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THE INC. LIFE

How to Write a Book Proposal That Will Keep You Out of the Reject Pile

If you want to publish a book, the first thing you’ll need to do is to put together a book proposal. Follow these 4 steps to craft one publishers will love.

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BY Rhett Power - 13 Jun 2018

How to Write a Book Proposal That Will Keep You Out of the Reject Pile

PHOTO CREDIT: Getty Images

When Steve Jobs wrote a book, it was to create a historical record. Howard Schultz had unique insights into management he wanted to share. Those who are draped in controversy may write a book to set the record straight. My first book was written to help tell the story of how two first time entrepreneurs survived and thrived during the "great recession."

Most executives, however, are hoping to advance their careers through basic self-promotion. A book can be shared with your boss or investors, and it can give you a strategy for earning speaking gigs by demonstrating distinct insights with widespread applicability.

The good news is that you don't have to write an entire book only to get rejected. What you need is a book proposal, which you send to publishers in hopes that they'll accept your idea and platform. If a publisher likes what he or she sees, you'll be commissioned to write a full manuscript.

So, how do you make that happen?

Anatomy of a Book Proposal

The basics of a book proposal are an introduction that explains why the book would be worth reading plus a table of contents, including chapter titles and a description or outline for each chapter.

You should also include an author's statement that communicates how you intend to promote the book, whether that's through media appearances, speeches, or some other means. For example, Walmart founder Sam Walton was able to add his book to his own shelves. While you may not have Sam Walton's resources, many small or medium-sized companies may have a decent blog or social media following, or you may be able to promote your book to business schools. Publishers need to print books that make money, so they love concrete ideas for boosting sales.

In addition to being a necessary step in getting your idea to print, creating a proposal is an excellent starting place for you as an author. It helps you flesh out your ideas to see if they're really book-worthy, and you will find out whether you actually enjoy the process of writing. If the proposal process is too painful, you may want to reconsider committing to writing 50,000 more words.

Within this larger framework, there are several strategies you can implement to maximize your proposal's chances of becoming a real book.

1. Zero in on your target audience.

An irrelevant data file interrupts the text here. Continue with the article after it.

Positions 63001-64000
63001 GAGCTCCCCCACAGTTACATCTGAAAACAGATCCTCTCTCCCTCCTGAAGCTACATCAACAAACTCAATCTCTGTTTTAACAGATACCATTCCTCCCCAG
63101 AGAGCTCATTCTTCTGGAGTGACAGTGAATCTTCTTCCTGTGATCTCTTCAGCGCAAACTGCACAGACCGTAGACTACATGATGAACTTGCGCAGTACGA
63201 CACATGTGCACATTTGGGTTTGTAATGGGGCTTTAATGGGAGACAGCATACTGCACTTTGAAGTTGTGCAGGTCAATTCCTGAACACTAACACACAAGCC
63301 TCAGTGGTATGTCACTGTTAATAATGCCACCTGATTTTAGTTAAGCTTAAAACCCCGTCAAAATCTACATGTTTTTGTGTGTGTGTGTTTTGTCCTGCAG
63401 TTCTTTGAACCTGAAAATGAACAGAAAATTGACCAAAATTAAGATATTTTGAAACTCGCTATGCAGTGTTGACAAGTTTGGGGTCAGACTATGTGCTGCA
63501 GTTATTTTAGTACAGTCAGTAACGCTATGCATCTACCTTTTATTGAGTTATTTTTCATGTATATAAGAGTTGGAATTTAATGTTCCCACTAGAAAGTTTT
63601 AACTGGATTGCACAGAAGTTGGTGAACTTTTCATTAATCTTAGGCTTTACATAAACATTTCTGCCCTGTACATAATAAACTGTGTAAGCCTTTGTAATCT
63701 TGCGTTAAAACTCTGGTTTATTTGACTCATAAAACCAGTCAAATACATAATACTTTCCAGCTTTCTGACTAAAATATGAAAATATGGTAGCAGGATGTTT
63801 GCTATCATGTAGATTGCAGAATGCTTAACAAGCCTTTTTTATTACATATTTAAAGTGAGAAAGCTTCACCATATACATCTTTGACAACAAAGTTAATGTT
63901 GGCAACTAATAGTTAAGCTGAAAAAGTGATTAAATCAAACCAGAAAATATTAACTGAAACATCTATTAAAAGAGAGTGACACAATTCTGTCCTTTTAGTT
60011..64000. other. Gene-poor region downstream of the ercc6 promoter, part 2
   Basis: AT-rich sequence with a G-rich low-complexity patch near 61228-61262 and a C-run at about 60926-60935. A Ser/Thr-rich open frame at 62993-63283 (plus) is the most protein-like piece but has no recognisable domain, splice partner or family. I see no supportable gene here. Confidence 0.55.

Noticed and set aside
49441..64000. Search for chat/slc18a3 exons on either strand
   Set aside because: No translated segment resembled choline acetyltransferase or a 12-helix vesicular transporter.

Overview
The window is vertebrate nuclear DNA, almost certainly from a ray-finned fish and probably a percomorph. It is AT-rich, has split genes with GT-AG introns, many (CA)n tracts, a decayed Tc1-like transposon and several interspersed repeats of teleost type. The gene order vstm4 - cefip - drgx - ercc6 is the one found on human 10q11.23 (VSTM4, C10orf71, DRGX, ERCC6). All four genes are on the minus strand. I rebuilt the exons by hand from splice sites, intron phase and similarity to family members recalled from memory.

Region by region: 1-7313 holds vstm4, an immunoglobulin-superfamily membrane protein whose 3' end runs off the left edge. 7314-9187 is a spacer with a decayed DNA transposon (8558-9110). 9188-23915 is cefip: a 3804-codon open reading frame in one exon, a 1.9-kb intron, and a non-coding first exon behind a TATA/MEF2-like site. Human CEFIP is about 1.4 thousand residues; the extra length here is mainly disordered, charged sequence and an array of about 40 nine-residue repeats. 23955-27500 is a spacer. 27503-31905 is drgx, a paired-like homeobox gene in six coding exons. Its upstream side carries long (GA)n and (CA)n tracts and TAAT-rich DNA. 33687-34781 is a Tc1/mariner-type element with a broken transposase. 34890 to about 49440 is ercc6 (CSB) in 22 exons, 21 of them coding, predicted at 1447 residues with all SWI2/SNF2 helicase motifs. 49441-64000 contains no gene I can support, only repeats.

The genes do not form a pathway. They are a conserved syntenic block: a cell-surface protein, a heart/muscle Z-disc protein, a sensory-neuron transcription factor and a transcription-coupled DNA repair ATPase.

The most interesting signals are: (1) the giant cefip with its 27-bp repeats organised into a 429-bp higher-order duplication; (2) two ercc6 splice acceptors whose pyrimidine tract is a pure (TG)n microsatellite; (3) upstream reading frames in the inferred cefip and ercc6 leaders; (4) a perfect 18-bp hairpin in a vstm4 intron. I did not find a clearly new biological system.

Show publishers you're knowledgeable about a precise target audience. As Natasa Lekic at New York Book Editors advises, "Resist the urge to be universal. 'My target audience is everyone in the world who's ever lived' is not a good answer. If your book is about home-schooling as a single parent, the first thing you should do is find out how many single parents home-school in America."

Beef up your proposal with a profile of your target audience, as clean and well-articulated as you can manage. You can start with a simple Google search for statistics to gather basic demographics, then build it up with pain points and buying behavior.

2. Include a competitive title analysis.

Compare your book with five to 10 other books with similar content or target audiences. For each book, include the title, author(s), publisher, publication date, ISBN number, number of pages, retail price, and a brief description.

Compare and contrast each book with yours in about 100-200 words. Focus on analyzing what the books do right, any gaps in their information, and how your book can fill those gaps. Publishers don't care if you liked the book or not -- they want a market analysis.

Peruse your library or search Amazon by genre to find similar titles. Get as subgenre-specific as possible, but find enough competitors to demonstrate the existence of a market.

3. Showcase your credentials.

Your goal is to convince a publisher that your book is marketable nonfiction, not a best-selling novel. Literary skills take a backseat to credentials. Dedicate one page of your proposal to an introduction, and establish yourself as a qualified person to write the book. "To learn how to lose weight, readers don't need a poet; they need a clear communicator who can deliver her ideas and methods in a way that will help readers achieve their goals," says publishing expert Jane Friedman. "If your book's purpose is to impart useful information or to benefit readers' lives, then you're selling it based on the marketability of your expertise, your platform, and your concept."

Relevant credentials can be professional, personal, or educational. Be sure to highlight anything that shows visibility among your target audience. If you were a guest on a podcast, have a decent social media following, or frequently accept speaking gigs in the industry, be sure to include that information.

4. Show them what you can do.

While marketability may take center stage, it's always helpful to include a couple sample chapters as well. These can be from any section of the book, not just the beginning. Choose the most important parts of your message. This lets publishers see that you truly do have fully developed ideas and that you're capable of communicating them clearly.

If you have a great idea for a book, don't waste time writing out an entire manuscript before you get it in front of a publisher. Focus first on getting your main ideas and marketing strategy laid out clearly in a book proposal. With these strategies, you can craft a proposal that will get any publisher excited.

 

 

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